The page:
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Huckleberries

A survival bag stuffed with huckleberries to the safe recovery of Kaden Laga, who was lost in the deep wilds of the Selway-Bitterroot Wilderness for five days, and ate huckleberries, thimbleberries and grasshoppers to survive until he eventually stumbled into a search camp. The 25-year-old Utah man recounted the full story in a riveting interview with the Ravalli Republic’s Perry Backus, crediting “the quiet whispering of the Spirit and God” with giving him the encouragement he needed to keep going.

Mucky chokecherries to the cancellation of six Missoula Osprey home games this season, made necessary by field damage from an Aug. 11 deluge of both rain and Mumford & Sons fans. Although the concert promoter took extensive — and expensive — steps to prevent any damage to Ogren-Allegiance Park, the weather, as it so often does, won this round. Now, the Osprey are working quickly to fix up the field in time for next week’s home game, offering refunds for ticket-holders who missed out on canceled games, and putting together special promotions for fans who want to support the home baseball team.

Huckleberry-emblazoned flags to H. Rafael Chacón, director of the Montana Museum of Arts and Culture and award-winning flag researcher who is proposing that Montana redesign its state flag. And why not? Although treasured perhaps by traditionalists, Montana’s flag is rather, uh, forgettable; it’s too similar to many other state flags (compare it to Idaho’s, for a nearby example). Chacón’s suggestion of holding a public redesign competition sounds like a fun way to make use of good ol’ Montana creativity and maybe come up with a better one.

A locked box of chokecherries to the more than 6 million inaccessible acres of public land in 11 Western states – including more than 1.5 million in Montana. Using technology from Missoula-based mapping company onX, the Theodore Roosevelt Conservation Partnership, with offices in D.C. and Missoula, identified state public lands currently completely surrounded by private land. Last year, a similar report took a snapshot of federal lands, and found that 9.5 million public acres lacked permanent public access – more than 1.5 million of them in Montana. That makes more than 3 million acres of public lands in Montana that Montanans cannot access without first getting permission from an adjacent private landowner.

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Chokecherry-print hospital gowns to the loss of federal funding for Planned Parenthood in Montana. The national organization decided to forgo federal money after the Trump administration said it would deny funding to any clinics that make abortion referrals. Rather than limit their physicians’ ability to fully inform pregnant patients, their patients’ constitutionally protected right to choose and their mission to provide comprehensive health care, Planned Parenthood choose instead to make up the financial loss from other sources. In Montana, the cut amounts to about $760,000 a year for the largest provider of reproductive and related health care in the state.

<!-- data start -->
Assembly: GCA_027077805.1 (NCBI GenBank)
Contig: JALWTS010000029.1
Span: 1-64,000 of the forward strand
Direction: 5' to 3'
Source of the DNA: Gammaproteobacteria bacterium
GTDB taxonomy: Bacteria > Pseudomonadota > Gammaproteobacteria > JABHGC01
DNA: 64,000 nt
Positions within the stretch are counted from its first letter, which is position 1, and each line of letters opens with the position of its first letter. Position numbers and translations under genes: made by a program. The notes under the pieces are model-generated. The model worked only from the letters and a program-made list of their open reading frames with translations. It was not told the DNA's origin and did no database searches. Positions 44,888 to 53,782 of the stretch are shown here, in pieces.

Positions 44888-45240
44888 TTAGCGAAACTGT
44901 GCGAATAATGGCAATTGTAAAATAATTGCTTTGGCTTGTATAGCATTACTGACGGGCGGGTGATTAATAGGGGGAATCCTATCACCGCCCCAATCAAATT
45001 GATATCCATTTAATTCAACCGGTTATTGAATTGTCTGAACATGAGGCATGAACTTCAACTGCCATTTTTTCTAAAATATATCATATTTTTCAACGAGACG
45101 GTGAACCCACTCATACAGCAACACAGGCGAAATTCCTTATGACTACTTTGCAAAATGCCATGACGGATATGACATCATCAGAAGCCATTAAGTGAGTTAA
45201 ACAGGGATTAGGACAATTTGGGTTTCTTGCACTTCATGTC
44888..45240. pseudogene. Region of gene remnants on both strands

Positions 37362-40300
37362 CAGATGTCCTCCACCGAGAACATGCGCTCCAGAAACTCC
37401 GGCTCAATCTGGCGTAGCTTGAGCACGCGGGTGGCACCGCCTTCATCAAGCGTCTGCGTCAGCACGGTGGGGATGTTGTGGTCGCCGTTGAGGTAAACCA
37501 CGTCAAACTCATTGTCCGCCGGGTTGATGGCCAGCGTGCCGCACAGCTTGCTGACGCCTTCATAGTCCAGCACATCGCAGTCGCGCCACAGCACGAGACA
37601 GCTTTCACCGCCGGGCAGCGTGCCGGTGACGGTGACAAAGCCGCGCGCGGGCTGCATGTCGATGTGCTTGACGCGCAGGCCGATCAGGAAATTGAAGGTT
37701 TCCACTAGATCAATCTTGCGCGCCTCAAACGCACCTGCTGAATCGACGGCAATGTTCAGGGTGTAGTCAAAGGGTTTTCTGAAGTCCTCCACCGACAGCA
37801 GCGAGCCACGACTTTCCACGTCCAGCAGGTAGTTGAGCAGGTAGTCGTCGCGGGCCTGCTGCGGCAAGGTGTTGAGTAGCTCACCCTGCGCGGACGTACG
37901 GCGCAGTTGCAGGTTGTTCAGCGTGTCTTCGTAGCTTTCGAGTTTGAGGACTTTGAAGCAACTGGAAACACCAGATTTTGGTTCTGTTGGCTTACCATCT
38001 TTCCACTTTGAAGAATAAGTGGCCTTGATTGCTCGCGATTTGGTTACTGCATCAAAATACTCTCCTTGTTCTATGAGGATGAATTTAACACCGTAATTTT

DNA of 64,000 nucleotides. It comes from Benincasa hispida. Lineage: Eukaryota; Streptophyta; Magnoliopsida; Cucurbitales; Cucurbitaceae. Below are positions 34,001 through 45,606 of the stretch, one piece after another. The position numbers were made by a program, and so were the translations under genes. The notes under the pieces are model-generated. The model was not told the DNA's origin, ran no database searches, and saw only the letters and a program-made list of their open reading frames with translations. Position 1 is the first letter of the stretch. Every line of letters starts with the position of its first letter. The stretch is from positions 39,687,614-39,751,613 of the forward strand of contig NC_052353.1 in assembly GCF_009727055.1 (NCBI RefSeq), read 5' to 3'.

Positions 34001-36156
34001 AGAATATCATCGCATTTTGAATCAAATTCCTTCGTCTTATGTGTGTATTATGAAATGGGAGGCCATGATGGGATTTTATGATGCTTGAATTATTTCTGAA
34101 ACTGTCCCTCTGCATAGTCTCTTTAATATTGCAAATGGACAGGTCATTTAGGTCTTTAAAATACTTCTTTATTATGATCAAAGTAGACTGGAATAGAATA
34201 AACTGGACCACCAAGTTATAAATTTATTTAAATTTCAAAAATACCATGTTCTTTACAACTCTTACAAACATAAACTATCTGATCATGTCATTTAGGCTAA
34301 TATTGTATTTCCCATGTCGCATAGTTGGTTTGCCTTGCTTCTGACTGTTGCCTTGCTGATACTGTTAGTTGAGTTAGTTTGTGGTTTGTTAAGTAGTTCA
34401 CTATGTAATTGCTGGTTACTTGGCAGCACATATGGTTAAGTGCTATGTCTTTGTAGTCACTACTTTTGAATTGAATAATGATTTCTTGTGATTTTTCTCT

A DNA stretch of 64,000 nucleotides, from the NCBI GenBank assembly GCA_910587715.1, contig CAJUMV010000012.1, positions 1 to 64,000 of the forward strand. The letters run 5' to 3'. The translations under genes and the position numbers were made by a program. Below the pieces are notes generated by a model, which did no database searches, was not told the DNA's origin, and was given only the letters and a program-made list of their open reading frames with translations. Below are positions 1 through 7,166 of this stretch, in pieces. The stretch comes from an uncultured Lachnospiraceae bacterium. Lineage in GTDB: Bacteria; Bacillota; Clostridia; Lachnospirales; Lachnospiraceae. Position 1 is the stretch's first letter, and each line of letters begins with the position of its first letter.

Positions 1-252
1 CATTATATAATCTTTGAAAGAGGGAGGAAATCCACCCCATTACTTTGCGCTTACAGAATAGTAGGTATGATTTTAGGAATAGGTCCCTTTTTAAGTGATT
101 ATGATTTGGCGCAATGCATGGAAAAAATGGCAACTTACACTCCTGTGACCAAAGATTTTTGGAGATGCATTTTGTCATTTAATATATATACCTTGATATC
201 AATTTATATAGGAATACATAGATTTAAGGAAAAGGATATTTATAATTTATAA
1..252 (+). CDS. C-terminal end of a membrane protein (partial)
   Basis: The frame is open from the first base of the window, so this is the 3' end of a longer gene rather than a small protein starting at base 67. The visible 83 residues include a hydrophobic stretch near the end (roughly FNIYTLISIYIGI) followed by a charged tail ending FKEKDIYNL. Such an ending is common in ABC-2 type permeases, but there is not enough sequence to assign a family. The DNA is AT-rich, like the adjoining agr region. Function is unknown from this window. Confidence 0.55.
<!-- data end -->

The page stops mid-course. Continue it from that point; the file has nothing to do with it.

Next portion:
Huckleberries and a hardhat to Missoula County’s addition of more jobs over the past year than any other county in Montana. Take that, Billings and Bozeman! Montana Department of Labor and Industry statistics show that Missoula has added 1,720 jobs to its work force since July 2018. Meanwhile, Yellowstone County added 1,216 jobs, Ravalli County added 814 and Gallatin County added 154. Somewhat surprisingly, Flathead County lost 723. Could those jobs be migrating south? Whatever the case, these employment numbers indicate strong economic growth in Missoula.

A picnic basket of huckleberries to Glacier National Park officials for prudently opting to close down portions of the park to avoid visitor encounters with bears. After observing “unusual grizzly bear activity” in the Granite Chalet area, park officials temporarily closed the Granite Park campground and surrounding trails. They also began requiring that visitors at the Rising Sun Campground stay in hard-sided campers or RVs after a black bear clawed at an unoccupied tent that had no food inside. While the closures are disappointing for those who yearn to see these amazing places, park officials should be applauded for taking a proactive approach to keeping both people and bears safe.

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